Dear Committee Members by Julie Schumacher, review by Shirley Wells
Dear Watermark readers,
I'm writing this LOR (Letter of Recommendation) for the entertaining new epistolary novel Dear Committee Members by Julie Schumacher.
Ms. Schumacher's warm satire will be delightfully familiar to anyone who has encountered petty beaurocratic bickering, especially within an educational institution such as the fictional Payne University where Professor Jason Fitger, our beleagured letter-writer of a protagonist, is serving out his remaining years as a creative writing instructor while attempting to maintain the previous standards of excellence for which his English department was once noted. Professor Fitger's few remaining students who have not jumped ship for the more dazzling economics department (just one floor above and getting a fabulous make-over to the
detriment of the dusty, musty, and oft-flooded English department below) are busily churning out graphic sci-fi fantasies while their mentor is inundated with requests for letters of recommendation from former and current colleagues and students. Not only does our professor write these LORs to other universities, fellowships, or just entry-level jobs at a paintball emporium, RV park, or Catfish Catering , but he does it with a wit and passive-aggressive style that often insults the very people fromwhom he is currying favor.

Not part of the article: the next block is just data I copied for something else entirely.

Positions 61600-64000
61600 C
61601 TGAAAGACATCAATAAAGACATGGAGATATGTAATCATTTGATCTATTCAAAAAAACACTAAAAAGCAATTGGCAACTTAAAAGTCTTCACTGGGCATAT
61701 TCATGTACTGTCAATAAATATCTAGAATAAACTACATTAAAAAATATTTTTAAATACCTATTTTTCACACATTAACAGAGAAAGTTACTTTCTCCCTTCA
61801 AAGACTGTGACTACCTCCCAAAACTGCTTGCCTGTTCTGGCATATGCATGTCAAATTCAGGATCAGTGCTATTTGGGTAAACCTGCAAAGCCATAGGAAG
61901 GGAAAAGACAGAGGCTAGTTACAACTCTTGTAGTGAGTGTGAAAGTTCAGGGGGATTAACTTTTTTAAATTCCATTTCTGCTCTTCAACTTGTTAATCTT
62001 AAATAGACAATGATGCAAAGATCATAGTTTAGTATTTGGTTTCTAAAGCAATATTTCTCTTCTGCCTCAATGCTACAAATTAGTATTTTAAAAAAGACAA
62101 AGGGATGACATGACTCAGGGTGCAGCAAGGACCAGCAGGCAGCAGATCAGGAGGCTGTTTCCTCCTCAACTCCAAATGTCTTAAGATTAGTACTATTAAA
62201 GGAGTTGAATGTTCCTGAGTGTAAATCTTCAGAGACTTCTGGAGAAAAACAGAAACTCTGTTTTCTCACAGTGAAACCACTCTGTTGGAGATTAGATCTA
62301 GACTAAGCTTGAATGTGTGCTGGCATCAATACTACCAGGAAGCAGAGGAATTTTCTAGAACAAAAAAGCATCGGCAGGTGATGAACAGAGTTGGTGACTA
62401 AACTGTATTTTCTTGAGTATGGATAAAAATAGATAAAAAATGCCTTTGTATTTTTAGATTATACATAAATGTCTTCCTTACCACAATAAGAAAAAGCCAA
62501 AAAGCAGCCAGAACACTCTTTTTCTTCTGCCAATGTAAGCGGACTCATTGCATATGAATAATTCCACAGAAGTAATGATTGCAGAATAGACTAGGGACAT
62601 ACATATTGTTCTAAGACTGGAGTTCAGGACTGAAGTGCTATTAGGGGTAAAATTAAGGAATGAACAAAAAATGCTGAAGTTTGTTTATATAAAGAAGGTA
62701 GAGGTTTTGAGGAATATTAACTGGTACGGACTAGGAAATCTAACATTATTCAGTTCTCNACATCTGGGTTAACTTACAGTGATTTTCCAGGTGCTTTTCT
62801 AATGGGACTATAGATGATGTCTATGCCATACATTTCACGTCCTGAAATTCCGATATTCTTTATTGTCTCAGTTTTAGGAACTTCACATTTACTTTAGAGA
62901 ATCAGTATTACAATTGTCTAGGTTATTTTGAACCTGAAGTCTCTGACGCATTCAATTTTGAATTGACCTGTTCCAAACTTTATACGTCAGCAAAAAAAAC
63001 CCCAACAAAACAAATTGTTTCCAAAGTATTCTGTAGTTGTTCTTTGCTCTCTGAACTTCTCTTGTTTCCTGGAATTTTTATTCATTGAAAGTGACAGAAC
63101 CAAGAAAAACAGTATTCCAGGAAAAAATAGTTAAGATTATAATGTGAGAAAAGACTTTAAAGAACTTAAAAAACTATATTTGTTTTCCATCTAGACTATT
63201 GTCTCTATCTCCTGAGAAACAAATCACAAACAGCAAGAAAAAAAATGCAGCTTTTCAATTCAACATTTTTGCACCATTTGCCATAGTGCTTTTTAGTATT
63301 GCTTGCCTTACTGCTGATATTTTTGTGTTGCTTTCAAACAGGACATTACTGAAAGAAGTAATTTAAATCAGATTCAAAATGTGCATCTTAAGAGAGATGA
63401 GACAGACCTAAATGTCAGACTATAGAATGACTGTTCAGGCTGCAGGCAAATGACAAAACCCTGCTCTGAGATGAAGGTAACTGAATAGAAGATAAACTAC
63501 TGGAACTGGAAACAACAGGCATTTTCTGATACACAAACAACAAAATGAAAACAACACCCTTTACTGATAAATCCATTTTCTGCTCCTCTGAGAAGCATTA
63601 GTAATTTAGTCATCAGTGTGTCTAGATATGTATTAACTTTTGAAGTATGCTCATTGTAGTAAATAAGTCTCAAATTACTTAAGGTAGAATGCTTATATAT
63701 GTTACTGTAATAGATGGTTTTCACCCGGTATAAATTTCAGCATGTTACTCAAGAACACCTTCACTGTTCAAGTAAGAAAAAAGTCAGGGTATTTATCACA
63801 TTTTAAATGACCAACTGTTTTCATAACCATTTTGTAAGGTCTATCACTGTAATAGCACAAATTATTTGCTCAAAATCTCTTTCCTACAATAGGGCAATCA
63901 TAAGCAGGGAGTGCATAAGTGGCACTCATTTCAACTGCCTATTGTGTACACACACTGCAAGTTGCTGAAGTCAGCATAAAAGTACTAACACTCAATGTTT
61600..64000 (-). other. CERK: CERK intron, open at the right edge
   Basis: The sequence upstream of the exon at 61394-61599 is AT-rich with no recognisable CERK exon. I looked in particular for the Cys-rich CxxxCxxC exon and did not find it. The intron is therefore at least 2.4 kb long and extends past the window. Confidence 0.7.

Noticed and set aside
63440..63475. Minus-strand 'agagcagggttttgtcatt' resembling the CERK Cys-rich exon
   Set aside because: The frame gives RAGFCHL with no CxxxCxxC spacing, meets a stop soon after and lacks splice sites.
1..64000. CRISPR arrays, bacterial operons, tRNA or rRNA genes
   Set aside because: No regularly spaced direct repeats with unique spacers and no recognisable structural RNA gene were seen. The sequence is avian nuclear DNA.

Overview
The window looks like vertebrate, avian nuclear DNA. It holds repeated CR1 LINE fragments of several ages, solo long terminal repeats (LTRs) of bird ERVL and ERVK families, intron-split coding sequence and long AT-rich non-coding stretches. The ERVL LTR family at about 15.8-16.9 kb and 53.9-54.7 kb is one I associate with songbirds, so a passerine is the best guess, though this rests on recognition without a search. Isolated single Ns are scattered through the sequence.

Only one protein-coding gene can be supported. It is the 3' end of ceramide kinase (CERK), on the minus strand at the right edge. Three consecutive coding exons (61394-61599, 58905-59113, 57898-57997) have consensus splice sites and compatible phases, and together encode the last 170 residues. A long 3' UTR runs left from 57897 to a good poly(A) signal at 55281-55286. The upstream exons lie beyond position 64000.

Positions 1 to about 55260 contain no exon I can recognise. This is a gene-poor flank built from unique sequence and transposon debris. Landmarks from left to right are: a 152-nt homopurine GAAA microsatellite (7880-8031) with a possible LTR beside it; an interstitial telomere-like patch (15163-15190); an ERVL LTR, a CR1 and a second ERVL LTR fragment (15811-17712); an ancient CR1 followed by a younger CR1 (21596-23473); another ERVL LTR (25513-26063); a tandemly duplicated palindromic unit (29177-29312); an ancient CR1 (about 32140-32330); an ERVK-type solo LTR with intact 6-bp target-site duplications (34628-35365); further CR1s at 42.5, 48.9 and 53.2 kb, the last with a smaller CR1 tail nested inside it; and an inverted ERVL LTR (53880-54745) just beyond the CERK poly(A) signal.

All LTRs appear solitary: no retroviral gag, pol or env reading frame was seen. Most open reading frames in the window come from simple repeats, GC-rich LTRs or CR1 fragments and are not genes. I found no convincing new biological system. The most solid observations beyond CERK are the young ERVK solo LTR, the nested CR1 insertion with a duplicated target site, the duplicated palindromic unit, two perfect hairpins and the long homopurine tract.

In spite of his curmudgeonly tone and highly-entertaining skirmishes with former wives, lovers, and colleagues, Professor Fitger remains a champion for those deserving few, such as the gifted but impoverished student Darren Browles whose unfinished novel Accountant in a Bordello is a “shattering reinterpretation” of Melville's “Bartleby the Scrivener” now set in a legal whorehouse in Nevada. Fitger really does go to extraordinary lengths to assist this young man, and it is here that he reveals his humanity and
generosity. The novel also wistfully reminds us that as we grow older, we are often faced with a quiet sense of failure that comes from facing the truth: we have not become who we wanted to be, professionally or personally.
Much of the fun of the novel comes from the eloquent professor's bitingly-satiric and highly-creative comments (He refers to his university as the World of Payne, with its motto “Teach 'til It Hurts”) and entertaining closings (“In dire comaraderie,” “Yours on the underfunded
wing of the campus,” or “with a bow and an audible scraping noise”). I highly recommend you spend the time you might otherwise devote to devouring another vampire sex-capade or to mindlessly ingesting the latest CSI spin-off to reading this surprisingly poignant yet always amusing jewel of academia instead.
Cordially and with my usual succinctness,